It’s just shy of three months since we left Costa Rica. Many people still ask us what it’s like to be back, if we’re happy to be back, and if we’ve acclimatised yet. There’s no quick or easy answer to all of that, as we’re not dealing with something as simple as changing from one temperature to another. As anyone will tell you, moving to an entirely different country (outside of North America) involves more than a physical location. Costa Rica was more than just a place, it was a way of life, and an experience that has changed the way I live now.
Almost right away, we missed some things, though most of that was due to the roughly 40 degree Celsius shift in temperature. Other things soon made themselves known, each time with the all-too-familiar pang of loss and regret.
But like when we moved down to Costa Rica, this is just something we’ll have to get used to.
Now just to be clear, there are two parts to this: things I miss, and things that I should miss but don’t (at least, not yet). I’m splitting it up this way just to avoid some of the obvious questions that are bound to appear. C’mon, I know you guys a little bit, y’know…
Things I Miss
As I’d mentioned a few times before, Costa Rica has fresh fruit. I know that sounds like an utterly silly statement, but unless you’ve been to a tropical country, you have no concept what fresh fruit is really like. None. Even the best organic produce you get at your local hippie market doesn’t hold a sniff to the stuff I got at the farmer’s markets in Costa Rica. The “reject” bananas (the “good” ones are all exported) were sweeter and lusher than any banana I’ve ever had here, the strawberries were worth killing over, and the papayas so good that I might never be able to eat them again (seriously).
I live in Calgary, where it barely rains. We get a nice green spring, but usually by mid-July everything’s starting to dry out. When fall hits, the primary colour is brown. We get white in the winter, at least when the snow is covering the aforementioned brownness.
In Costa Rica, it’s green. Always. Everywhere. Even on the tops of volcanoes, it’s green. There’s no effort for it to be green — that’s just the way it is. It happens naturally. No additives, no preservatives. It’s overwhelmingly green. There’s no comparison for the green. And now that brown has fully set in up here, I find myself missing it more than ever.
Volcanoes (but not earthquakes)#
Speaking of volcanoes, I’ve had a thing for geology since I was a kid, and love seeing volcanoes. Especially at a distance (the active ones, any way). I’ve been fortunate to see a few volcanoes, notably in Hawaii, but also in Costa Rica (and went up Poas just a couple of days before a 6.2 earthquake levelled a nearby town). There aren’t any decent volcanoes in Canada, all of them are either dormant or entirely extinct.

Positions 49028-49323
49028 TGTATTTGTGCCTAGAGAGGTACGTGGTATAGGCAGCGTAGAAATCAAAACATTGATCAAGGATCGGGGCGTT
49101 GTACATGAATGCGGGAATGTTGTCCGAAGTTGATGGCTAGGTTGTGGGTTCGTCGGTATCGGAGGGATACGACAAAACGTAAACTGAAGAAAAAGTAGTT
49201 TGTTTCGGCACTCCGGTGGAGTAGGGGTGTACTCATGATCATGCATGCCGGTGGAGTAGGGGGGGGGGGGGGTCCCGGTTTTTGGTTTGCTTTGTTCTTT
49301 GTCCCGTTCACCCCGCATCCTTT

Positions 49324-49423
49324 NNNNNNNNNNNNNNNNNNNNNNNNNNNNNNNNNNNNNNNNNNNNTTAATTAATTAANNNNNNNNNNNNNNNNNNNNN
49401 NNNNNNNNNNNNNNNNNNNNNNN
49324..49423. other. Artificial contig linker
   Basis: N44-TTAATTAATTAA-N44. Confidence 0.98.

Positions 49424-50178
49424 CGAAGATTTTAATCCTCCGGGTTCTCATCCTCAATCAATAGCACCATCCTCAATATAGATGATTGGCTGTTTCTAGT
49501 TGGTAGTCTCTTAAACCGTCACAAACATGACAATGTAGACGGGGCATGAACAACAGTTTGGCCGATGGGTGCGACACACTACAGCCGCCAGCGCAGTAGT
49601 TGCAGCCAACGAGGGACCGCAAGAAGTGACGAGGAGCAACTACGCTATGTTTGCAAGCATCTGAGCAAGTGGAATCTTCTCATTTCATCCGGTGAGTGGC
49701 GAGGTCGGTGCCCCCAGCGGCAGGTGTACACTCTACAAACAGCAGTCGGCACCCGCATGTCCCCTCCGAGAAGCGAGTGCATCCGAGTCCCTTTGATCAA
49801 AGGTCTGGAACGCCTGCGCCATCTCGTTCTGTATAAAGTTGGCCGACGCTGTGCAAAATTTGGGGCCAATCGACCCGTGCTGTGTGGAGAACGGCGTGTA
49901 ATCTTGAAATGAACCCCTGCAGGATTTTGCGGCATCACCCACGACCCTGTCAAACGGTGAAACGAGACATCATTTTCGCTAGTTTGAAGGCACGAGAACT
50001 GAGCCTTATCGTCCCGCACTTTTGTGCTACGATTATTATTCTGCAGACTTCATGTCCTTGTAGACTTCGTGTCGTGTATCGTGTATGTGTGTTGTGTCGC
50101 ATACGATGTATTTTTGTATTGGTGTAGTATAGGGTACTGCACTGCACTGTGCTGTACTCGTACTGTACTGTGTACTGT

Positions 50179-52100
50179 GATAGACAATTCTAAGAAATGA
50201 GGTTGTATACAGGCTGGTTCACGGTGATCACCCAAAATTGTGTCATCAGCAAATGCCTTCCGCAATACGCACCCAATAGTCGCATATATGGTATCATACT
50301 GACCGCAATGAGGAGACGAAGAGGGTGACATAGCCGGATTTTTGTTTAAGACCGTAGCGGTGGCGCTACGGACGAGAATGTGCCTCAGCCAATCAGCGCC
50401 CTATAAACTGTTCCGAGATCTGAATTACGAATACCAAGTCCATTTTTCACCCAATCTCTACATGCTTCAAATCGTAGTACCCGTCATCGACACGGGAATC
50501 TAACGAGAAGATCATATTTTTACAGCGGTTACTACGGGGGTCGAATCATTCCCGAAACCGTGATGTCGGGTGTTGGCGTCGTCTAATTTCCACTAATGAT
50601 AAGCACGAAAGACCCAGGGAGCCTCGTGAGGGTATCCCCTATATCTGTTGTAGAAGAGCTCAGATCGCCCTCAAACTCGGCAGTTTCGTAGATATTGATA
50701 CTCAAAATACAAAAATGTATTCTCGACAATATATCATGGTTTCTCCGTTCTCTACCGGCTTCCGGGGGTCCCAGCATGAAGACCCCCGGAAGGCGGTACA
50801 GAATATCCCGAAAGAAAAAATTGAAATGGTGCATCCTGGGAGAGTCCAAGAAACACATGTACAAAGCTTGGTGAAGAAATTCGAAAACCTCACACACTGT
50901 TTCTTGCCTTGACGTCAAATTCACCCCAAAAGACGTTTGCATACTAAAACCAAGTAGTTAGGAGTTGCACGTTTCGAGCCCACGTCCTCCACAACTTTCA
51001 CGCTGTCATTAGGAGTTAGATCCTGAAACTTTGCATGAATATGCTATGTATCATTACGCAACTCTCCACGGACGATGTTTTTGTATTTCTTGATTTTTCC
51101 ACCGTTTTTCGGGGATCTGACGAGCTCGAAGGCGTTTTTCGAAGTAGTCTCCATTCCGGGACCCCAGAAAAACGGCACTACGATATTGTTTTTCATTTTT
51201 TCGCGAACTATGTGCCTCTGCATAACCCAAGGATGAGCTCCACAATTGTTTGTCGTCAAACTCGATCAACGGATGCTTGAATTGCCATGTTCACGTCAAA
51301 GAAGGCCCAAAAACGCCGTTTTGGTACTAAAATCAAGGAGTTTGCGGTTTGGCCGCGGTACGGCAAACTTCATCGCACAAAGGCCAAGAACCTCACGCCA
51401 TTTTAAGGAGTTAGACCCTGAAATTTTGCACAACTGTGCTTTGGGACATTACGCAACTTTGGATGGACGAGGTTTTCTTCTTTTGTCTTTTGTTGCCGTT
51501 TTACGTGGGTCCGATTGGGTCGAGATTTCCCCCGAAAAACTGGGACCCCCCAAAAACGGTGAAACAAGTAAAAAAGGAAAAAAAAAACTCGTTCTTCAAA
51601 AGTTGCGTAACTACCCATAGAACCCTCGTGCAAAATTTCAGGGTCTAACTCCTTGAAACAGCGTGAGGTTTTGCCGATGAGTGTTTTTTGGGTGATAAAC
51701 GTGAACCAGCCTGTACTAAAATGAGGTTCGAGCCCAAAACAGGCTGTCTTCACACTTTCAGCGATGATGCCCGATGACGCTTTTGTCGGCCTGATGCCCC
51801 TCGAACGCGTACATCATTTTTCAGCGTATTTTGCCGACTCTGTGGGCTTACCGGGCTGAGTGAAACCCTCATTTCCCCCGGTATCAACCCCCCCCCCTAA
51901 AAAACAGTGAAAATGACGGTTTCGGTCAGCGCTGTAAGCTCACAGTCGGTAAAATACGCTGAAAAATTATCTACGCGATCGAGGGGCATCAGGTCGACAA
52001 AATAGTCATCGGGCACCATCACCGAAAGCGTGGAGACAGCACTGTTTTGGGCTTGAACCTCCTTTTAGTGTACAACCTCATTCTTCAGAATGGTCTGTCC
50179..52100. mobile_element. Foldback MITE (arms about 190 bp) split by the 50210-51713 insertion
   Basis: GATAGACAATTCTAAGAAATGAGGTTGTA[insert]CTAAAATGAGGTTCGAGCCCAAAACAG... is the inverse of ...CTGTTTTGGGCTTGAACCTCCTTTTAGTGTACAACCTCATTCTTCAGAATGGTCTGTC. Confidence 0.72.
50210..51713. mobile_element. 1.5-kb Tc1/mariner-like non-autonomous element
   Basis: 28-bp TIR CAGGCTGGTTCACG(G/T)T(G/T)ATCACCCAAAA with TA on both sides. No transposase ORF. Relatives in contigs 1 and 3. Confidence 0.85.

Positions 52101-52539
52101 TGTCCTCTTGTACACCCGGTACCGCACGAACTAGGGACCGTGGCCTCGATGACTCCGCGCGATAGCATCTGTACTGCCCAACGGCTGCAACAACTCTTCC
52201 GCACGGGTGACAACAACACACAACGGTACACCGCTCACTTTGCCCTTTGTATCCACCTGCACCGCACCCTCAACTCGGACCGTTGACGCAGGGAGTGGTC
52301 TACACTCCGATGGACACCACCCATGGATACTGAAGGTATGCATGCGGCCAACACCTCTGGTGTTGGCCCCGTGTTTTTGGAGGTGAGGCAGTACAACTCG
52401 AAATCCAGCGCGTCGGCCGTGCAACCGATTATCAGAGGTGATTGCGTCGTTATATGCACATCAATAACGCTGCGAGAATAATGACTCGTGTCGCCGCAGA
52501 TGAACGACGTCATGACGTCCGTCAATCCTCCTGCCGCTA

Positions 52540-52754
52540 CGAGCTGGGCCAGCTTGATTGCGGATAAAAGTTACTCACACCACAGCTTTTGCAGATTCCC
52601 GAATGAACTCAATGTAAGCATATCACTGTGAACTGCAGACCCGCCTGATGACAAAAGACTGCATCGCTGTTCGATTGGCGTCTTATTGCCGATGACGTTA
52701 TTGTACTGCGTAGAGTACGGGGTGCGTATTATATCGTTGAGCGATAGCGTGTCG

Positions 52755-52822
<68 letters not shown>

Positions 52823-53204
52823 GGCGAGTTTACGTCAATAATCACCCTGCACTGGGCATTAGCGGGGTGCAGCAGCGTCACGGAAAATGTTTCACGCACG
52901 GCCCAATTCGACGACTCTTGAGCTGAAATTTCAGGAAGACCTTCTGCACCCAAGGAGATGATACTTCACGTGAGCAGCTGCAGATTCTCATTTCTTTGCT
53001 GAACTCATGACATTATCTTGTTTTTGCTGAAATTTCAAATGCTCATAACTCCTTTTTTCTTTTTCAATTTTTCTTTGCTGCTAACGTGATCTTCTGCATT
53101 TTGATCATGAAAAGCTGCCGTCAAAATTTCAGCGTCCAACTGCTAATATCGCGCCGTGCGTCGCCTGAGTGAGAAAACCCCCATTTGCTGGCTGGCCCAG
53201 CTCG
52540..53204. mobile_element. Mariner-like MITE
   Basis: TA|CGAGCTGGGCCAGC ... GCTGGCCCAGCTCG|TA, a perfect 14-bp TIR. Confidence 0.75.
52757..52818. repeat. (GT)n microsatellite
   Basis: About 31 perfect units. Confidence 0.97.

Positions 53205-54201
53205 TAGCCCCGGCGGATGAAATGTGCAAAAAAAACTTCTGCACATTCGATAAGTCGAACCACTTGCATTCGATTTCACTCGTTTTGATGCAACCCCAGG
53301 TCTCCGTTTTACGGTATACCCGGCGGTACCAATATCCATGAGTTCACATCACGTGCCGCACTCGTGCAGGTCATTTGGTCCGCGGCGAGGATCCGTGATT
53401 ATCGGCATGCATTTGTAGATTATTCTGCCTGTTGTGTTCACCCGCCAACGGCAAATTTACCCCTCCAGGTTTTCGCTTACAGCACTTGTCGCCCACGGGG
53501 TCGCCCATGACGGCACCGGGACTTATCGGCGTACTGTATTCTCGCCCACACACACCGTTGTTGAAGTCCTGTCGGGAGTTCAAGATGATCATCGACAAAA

Speaking of earthquakes, I rather like Calgary. It’s extremely stable. Not necessary free of tremors, but far enough to avoid anything nasty. I like that.
Price includes taxes#
One pet peeve I always had with the North American pricing system was that the price you see is rarely the price you pay. Taxes are thrown on top, and usually service fees on that, too.
In Costa Rica, IVI (the tax) is rolled into everything, including your restaurant menu prices (divided into two columns). There’s no question what something costs, even if the price is in $USD (which it sometimes is, depending on how deep you’ve dived into tourist areas). I miss that kind of transparency.
Sun in the morning#
Although it bugged me at the time, I now officially miss sun in the morning. The sun is still rising here, and when my alarm goes off it’s still dark. It’s something I came to appreciate a lot, as it really made things much nicer. That said, I’m going to be very happy for the late evening sun come June…
Not wearing pants#
Costa Rica, duh, is warm. So I rarely ever wore pants — shorts were my mainstay for a year and a half. I hate wearing pants. I hate wearing shoes (instead of sandals). And I really, really, really hate wearing socks.
Monkeys (and wildlife in general)#
No, I’m not saying I don’t like seeing deer, or moose, or anything else common in our northern tracts. But I do miss seeing wild parakeets, vibrantly colourful birds, and especially the monkeys roaming the treetops. There’s nothing like monkeys up here, save for zoos.
Driving with the window down … all year#